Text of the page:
Medical professionals find it difficult to diagnose OCD since its symptoms are similar to other mental health disorders. It is oftentimes common to have a concurring disorder alongside OCD.
The steps to help diagnose obsessive-compulsive disorder generally include a psychological evaluation, which involves discussing feelings, thoughts, behavior patterns, and symptoms with a medical professional. The medical professional, if permitted, can also speak to a patient’s loved ones to help rule out or factor in problems that may be causing OCD.
Another diagnostic tool for OCD is undergoing a physical exam. This will help determine the problems that may have caused the symptoms to occur, and will allow them to check for any other related complications.
OCD Diagnostic Criteria
Medical caregivers may use the criteria found in the Diagnostic and Statistical Manual of Mental Disorders (DSM-5), published by the American Psychiatric Association, to help diagnose OCD. The DSM-V diagnoses OCD based on specific factors:
Treatment for Obsessive-Compulsive Disorder
OCD treatment may involve utilizing medication, psychotherapy, and other treatments. Treating the condition can involve combining various options to achieve the best result, and often depends on the patient's needs.
Cognitive Behavioral Therapy (CBT)
CBT is a form of therapy that helps patients change their disturbing thoughts, emotions, and behaviors. It is tailored according to the patient's needs and may involve individual or group therapy.
CBT can help break associations in the patient’s mind and offer treatment for OCD by separating the distress from the objects, thoughts, or situations producing this distress. It can also help with breaking ritualistic behavior.
Medical professionals may prescribe medication for OCD when the case is severe enough, or therapy doesn’t help. Commonly, antidepressants such as selective serotonin reuptake inhibitors (SSRIs) are used to treat OCD. An SSRI improves symptoms of OCD by increasing the levels of serotonin found in the brain. Usually, patients may start seeing positive results after taking SSRIs for 12 weeks.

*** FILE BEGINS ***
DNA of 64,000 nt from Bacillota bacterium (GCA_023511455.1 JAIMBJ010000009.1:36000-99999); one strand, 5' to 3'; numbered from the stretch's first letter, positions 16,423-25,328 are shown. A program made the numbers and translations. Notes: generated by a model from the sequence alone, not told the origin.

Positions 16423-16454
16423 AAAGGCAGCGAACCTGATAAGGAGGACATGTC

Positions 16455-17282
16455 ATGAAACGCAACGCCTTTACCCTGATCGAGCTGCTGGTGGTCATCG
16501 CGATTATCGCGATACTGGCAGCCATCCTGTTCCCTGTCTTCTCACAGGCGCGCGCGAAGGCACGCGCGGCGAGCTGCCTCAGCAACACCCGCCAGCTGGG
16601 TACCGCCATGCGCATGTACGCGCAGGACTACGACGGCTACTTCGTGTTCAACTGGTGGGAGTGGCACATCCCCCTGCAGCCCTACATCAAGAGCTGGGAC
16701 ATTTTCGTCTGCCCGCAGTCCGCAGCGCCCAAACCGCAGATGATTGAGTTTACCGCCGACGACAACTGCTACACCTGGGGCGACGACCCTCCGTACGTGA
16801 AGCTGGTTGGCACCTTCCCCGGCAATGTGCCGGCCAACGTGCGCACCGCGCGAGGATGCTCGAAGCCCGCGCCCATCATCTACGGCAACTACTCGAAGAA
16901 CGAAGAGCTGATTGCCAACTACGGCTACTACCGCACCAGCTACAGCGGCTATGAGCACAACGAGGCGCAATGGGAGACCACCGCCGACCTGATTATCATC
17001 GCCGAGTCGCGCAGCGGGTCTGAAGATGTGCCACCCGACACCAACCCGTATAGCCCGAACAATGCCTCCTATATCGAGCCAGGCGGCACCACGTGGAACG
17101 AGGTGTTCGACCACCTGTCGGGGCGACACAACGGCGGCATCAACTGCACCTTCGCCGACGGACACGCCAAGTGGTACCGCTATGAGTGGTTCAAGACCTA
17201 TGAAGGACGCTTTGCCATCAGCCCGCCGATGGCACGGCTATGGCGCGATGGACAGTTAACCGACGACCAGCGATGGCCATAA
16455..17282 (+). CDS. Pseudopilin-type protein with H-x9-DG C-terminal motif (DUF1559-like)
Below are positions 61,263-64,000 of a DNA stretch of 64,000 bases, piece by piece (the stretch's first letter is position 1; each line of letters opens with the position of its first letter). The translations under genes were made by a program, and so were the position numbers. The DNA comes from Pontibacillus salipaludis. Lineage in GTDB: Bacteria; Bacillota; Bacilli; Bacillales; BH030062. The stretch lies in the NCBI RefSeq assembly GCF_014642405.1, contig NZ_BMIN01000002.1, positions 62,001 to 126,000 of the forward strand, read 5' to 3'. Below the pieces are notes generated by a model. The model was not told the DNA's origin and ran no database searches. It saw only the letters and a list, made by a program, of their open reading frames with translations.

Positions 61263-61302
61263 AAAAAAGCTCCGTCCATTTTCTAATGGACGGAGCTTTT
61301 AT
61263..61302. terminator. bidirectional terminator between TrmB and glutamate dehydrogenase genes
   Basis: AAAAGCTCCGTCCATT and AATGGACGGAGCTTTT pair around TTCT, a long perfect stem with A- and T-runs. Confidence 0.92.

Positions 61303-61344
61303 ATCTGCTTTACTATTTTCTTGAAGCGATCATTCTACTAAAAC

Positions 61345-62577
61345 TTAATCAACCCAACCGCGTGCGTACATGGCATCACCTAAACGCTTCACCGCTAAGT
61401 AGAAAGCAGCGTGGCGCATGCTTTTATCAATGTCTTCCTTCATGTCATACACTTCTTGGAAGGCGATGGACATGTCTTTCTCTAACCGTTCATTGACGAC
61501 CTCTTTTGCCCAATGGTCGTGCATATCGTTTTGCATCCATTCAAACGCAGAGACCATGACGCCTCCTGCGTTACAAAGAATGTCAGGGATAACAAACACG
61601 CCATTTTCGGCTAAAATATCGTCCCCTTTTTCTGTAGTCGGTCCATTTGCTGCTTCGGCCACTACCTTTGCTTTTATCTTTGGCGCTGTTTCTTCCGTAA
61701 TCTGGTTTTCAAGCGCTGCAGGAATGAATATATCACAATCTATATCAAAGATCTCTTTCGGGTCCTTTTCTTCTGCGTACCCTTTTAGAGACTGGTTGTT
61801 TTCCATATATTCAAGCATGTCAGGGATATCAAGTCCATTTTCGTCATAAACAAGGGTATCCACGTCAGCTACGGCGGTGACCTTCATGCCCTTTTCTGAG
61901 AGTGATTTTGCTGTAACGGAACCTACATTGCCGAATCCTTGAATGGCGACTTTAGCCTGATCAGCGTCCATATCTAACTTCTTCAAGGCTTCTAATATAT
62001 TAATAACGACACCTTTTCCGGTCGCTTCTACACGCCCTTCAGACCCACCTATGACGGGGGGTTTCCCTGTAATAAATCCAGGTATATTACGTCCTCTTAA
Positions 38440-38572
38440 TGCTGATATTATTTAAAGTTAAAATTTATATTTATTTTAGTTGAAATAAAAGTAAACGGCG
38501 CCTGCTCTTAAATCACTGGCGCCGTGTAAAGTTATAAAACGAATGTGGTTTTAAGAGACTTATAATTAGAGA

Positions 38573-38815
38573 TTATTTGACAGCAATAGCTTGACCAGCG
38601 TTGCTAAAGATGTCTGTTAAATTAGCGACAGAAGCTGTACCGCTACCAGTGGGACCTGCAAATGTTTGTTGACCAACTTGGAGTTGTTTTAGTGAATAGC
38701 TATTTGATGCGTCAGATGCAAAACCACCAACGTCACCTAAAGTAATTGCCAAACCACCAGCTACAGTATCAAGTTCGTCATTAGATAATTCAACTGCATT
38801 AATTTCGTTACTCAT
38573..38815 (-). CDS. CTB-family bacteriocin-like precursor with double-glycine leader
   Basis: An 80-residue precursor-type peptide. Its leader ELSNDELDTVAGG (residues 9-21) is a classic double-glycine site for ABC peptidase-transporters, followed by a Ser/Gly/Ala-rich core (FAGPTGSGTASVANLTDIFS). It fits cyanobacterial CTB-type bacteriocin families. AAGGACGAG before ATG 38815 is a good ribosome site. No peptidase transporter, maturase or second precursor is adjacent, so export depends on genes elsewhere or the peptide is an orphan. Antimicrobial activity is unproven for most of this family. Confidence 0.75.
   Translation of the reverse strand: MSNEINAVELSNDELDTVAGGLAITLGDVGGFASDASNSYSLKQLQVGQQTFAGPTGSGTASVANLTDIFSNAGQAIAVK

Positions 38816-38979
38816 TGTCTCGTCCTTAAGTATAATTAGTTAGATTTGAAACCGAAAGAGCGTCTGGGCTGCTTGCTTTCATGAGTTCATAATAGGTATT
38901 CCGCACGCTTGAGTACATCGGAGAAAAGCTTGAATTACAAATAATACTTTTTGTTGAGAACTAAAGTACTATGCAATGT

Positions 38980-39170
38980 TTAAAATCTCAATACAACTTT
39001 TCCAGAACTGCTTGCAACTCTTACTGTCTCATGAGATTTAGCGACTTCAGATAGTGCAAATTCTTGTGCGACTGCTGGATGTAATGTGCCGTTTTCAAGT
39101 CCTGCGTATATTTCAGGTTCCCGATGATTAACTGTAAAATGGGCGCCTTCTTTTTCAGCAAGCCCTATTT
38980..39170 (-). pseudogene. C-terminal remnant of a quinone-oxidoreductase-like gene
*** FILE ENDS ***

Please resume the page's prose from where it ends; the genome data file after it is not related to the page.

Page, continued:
Always make sure to consult a doctor before trying SSRIs, as side effects are different for everyone. Doctors will gradually reduce the dose of SSRI until the patient’s symptoms lessen. If symptoms return, a doctor may increase the dosage again.
Other Treatment Options
The FDA approved Transcranial Magnetic Stimulation (TMS) as an adjunct OCD treatment in adults in 2018. Other new treatment options include augmentation and combination treatments, and novel techniques like deep brain stimulation. These new approaches target patients with OCD that fail to respond to other treatment options.4
Finding Help at Anew Treatment Center
OCD is a mental illness that progresses gradually and may begin at a young age. Symptoms range from mild to severe and often pose negative impacts on a patient's life. Looking for the best OCD options is crucial when thoughts and behaviors become persistent and oftentimes affect everyday life for the patient, even so much as to preclude them from getting a job or holding family or romantic relationships.
Get in touch with medical professionals at Anew Treatment Center to inquire about what OCD is, the various treatment methods, and how to help loved ones. Even if a family member is the one experiencing OCD symptoms doesn’t mean that it won’t impact other areas of their life. Anew Treatment Center combines various group and family therapy sessions and avenues for families in order to help determine the root cause of OCD and the best way to help tackle the problem.